Italy's government on shaky ground ahead of new confidence vote

Italy's government on shaky ground ahead of new confidence vote

The crisis was sparked Thursday after the populist Five Star movement chose to sit out a confidence vote
The crisis was sparked Thursday after the populist Five Star movement chose to sit out a confidence vote. Photo: Andreas SOLARO / AFP
Source: AFP

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Italians woke to political uncertainty Friday amid an unprecedented government crisis that has put Mario Draghi's future as prime minister on tenterhooks and raised the spectre of snap elections.

The premier of Europe's third-largest economy will have until Wednesday to shore up political support in a bid to save his coalition government tackling numerous challenges, from soaring inflation to the war in Ukraine.

Italy's technocrat leader, the former head of the European Central Bank, has significantly raised the profile of his country on the world stage and within Europe.

The crisis comes at a crunch time for the country, which risks losing billions in EU post-recovery funds if the rollout of key structural reforms is threatened.

But he has presided over an unruly coalition of Italy's top political parties, save for the far-right Brothers of Italy, that has become increasingly fractious in advance of general elections planned for early next year.

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The crisis was sparked Thursday after the populist Five Star movement, a coalition member with dismal poll numbers, chose to sit out a confidence vote for a cost-of-living aid package some of whose provisions it objected to, prompting Draghi's resignation.

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President Sergio Mattarella, who acts as kingmaker in moments of political crisis, refused to accept the resignation, sending the premier back to parliament next week to assess the situation.

"We have a very open-ended situation, the pressure is going up, there's lots of diplomatic work taking place behind the scenes and we still have four days to go," Policy Sonar analyst Francesco Galietti told AFP.

'Italy risks chaos'

Although political crises are nothing new in Italy, "this one is unprecedented because geopolitical factors are taking precedent", Galietti said, citing tensions with Russia over its war in Ukraine.

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Draghi is scheduled to be in Algeria, a crucial gas supplier in the wake of Italy's boycott of Russian gas, Monday and Tuesday. On his return, he will deliver a speech to parliament, with or without a confidence vote.

Politicians and experts view the possibility of Draghi continuing in his mandate as extremely fraught, even though he technically has the numbers to survive a confidence vote with or without Five Star.

"The Draghi government and the coalition that supported it must continue, but right now I see it as very, very difficult," Foreign Minister Luigi Di Maio told RTL 102.5 radio Friday.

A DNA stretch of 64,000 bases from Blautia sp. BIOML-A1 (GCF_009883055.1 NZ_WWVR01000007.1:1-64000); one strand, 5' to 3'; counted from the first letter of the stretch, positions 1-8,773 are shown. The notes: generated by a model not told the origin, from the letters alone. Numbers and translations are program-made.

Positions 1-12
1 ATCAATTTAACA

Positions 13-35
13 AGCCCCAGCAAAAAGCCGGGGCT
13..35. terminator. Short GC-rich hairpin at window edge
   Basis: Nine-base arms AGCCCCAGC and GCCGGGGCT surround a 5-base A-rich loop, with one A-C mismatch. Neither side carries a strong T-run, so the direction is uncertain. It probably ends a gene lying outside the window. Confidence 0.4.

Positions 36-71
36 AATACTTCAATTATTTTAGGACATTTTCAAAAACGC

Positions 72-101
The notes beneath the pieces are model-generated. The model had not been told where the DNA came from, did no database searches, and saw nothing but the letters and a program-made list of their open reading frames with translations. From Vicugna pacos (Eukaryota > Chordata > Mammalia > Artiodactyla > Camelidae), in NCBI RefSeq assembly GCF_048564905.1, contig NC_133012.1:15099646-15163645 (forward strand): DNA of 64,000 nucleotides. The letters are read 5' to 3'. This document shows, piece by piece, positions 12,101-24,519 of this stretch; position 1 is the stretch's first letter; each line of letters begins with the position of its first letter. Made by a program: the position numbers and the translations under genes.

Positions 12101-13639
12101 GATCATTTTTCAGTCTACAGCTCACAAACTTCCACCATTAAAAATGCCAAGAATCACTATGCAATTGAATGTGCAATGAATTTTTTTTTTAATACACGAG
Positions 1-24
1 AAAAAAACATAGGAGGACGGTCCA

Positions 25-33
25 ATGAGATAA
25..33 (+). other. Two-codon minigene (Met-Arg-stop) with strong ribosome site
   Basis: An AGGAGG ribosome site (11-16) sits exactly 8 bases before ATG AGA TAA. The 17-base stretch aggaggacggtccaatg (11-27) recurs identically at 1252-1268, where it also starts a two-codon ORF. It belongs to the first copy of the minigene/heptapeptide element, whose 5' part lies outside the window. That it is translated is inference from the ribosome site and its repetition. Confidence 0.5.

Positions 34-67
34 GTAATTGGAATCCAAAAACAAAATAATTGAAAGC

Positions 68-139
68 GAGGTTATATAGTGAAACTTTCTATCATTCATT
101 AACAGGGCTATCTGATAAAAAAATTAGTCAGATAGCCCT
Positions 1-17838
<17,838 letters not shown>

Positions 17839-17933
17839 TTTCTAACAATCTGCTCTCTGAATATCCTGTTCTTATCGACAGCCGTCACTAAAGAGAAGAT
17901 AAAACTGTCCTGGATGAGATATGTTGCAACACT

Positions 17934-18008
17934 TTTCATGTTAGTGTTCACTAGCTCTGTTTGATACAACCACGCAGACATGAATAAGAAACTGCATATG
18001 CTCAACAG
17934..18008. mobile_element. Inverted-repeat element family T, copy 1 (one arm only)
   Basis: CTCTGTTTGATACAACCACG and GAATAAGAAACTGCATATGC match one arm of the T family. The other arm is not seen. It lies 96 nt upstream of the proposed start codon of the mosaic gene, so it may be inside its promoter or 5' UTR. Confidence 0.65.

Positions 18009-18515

Accounts of behind-the-scenes political jostling filled Italian newspapers Friday.

"Draghi resigns, Italy risks chaos," read a La Stampa daily headline.

'Suicidal instincts'

Corriere della Sera editorialist Massimo Franco wrote that Draghi's resignation, forced by the Five Star, represents the "triumph of the suicidal instincts of political Italy".

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The Five Star Movement "preferred to destroy the attempted transition to stability and normalcy represented by the anomaly of an executive of national unity led by the most eminent personality available," he wrote.

He added that the party was "desperate for a few percentage points to survive".

Experts view the Five Star's move as an attempt to appeal to its grassroots base ahead of next year's election given poll numbers lagging at 11 percent.

As Italy's left-leaning and centrist parties called for support for Draghi, the Brothers of Italy and League party called for early elections.

"With Draghi's resignation... this legislature is over," wrote Brothers of Italy leader Giorgia Meloni on Facebook.

"This parliament no longer represents Italians... Elections now," wrote Meloni, whose party currently leads in voter intention polls.

The prospect of early elections is viewed by some political leaders as desirable "because the government's ability to pass additional reforms and make politically difficult choices is close to exhaustion," wrote economist Lorenzo Codogno of LC Macro Advisors in a note.

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"Draghi does not want his term in office to die with painful and slow tortures."

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Source: AFP

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